Which, by and large, the tour critics did.
And you're basing this opinion on...?
While there was one arguable case of East Coast snobbery -an article in New York Magazine titled Good Enough for Los Angeles -the bulk of the critiques, far from expressions of Schadenfreude, read like strenuous efforts to cooperate with the Dudamel publicity machine and find virtue in concerts that were not, even at the level of basic execution, very good.
Again, which concert did you attend?
And just for those keeping score at home, the way I show it, you've provided zero examples clearing any critic of east coast bias, but have freely admitted your own snobbery, and accused an article in New York Magazine of bias.
So it's...East Coast Snobbery 2, Fair Unbiased Reporting 0.
A revealing comparison can be drawn...
Good, it's about time for a revealing comparison.
...with Yannick Nezet-Seguin, who would probably be recognized (even at the advanced age of 35) as the Hottest Young Conductor in the World if the title had not been conferred by the machine to Dudamel.
I have never seen a negative review of a YNS live performance outside Montreal.
Let's prove we don't have an east coast bias, by making a comparison to an east coast conductor. Good call.
European critics, with no hype to confirm or contradict, are mostly in raptures.
So, it's not really a good comparison after all, since those European critics are not responding to hype, unlike the east coast critics who reviewed Dudamel, and, as you point out in this very article, have lots of hype to wade through.
With cause: The Rotterdam Philharmonic tour concerts in Montreal and Toronto were interpretively distinctive and technically as good as they could be.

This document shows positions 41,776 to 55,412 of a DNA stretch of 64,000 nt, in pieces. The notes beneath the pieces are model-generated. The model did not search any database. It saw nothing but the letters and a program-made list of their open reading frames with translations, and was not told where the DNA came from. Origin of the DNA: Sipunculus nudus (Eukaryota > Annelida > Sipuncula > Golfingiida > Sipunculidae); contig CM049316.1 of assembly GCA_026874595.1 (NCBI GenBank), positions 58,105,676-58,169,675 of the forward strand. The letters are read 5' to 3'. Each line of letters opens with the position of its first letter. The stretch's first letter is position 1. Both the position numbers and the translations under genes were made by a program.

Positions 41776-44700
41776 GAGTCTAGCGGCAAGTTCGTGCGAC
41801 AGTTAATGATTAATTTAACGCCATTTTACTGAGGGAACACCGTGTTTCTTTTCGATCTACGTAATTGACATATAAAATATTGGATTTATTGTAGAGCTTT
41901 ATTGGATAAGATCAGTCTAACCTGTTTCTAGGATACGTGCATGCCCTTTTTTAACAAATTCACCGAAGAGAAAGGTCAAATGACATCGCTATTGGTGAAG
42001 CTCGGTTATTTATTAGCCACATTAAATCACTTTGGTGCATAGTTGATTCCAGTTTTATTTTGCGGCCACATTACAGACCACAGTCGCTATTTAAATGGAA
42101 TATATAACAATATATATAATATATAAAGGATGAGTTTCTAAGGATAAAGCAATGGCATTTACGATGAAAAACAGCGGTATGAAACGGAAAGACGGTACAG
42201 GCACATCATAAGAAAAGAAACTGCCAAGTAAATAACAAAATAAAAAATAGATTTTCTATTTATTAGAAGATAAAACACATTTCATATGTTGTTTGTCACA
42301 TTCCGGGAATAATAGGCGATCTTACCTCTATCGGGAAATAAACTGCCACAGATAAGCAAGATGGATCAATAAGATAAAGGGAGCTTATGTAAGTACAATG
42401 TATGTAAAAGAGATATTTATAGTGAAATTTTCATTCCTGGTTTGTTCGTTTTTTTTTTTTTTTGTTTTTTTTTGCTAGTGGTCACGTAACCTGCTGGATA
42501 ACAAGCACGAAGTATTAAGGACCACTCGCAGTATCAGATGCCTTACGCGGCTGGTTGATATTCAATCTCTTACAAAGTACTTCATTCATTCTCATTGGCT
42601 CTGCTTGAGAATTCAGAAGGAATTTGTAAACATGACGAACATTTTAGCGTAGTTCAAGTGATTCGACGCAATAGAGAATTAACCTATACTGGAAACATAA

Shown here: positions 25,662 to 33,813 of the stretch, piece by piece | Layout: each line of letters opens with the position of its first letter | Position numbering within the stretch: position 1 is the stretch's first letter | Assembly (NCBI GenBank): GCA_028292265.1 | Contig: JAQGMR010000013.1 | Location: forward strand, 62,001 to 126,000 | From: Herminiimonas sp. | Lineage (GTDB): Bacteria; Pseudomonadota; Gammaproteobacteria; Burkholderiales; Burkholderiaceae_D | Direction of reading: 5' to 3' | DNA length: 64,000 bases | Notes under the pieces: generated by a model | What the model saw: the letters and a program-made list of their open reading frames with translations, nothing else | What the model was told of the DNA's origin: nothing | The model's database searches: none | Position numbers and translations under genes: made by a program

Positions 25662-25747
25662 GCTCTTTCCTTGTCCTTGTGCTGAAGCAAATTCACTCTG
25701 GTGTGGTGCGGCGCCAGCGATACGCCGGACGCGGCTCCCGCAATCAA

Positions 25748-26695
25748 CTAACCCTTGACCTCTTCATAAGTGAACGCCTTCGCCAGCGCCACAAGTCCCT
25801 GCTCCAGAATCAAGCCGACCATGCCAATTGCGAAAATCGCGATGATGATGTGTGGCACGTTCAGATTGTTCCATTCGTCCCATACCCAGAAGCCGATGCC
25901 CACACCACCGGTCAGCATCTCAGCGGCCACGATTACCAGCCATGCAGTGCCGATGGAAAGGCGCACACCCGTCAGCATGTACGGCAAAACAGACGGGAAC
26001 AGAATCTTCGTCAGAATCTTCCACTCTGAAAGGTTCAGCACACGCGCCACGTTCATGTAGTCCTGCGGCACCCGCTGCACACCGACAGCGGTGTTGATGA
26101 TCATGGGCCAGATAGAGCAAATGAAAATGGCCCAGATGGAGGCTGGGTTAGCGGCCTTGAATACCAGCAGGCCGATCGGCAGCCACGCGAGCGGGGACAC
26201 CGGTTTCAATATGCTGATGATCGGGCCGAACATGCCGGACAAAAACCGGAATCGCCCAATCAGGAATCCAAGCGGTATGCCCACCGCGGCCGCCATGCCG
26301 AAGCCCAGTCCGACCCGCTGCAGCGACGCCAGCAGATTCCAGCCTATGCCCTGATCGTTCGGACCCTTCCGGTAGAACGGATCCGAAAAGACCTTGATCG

Clearly, this was because they weren't conducted by Dudamel? Or was it because Dufour didn't not play with that orchestra?
Let us hope the producers of 60 Minutes do not notice.
Overhype is not unknown on the island of Montreal. It has not been so long since Big Brother posters of Kent Nagano peered from every bus stop. Or has it?
I don't know. Presumably you live there...are there posters of Kent Nagano staring at you at every bus stop?
Sorry, but "Dude" is a much better nickname.
...next September will enter the last year of a five-year contract.
It's like what Lenin said... you look for the person who will benefit, and, uh, uh...
One way of gauging his no-longer-newness is the fact that the month of May was essentially an exercise in self-reflection, even nostalgia, as the conductor returned to Beethoven (he opened his tenure in 2006 at Place des Arts with the Ninth Symphony).
Beethoven? Really? How original for a conductor to associate himself with Beethoven.
On Thursday, he concluded the season with Mahler's Ninth Symphony, the score he led to universal acclaim on his first appearance with the MSO in 1999.
That's nice. I like that symphony too, but what does this have to do with presumed east coast bias against Dudamel?
Kaptainis' comments may all prove to be valid, but it does seem disingenuous to pass judgement without having seen Dudamel in person yourself. And if he has seen him live, he really should have made that much more clear in the article. Also, some sort of evidence would be nice.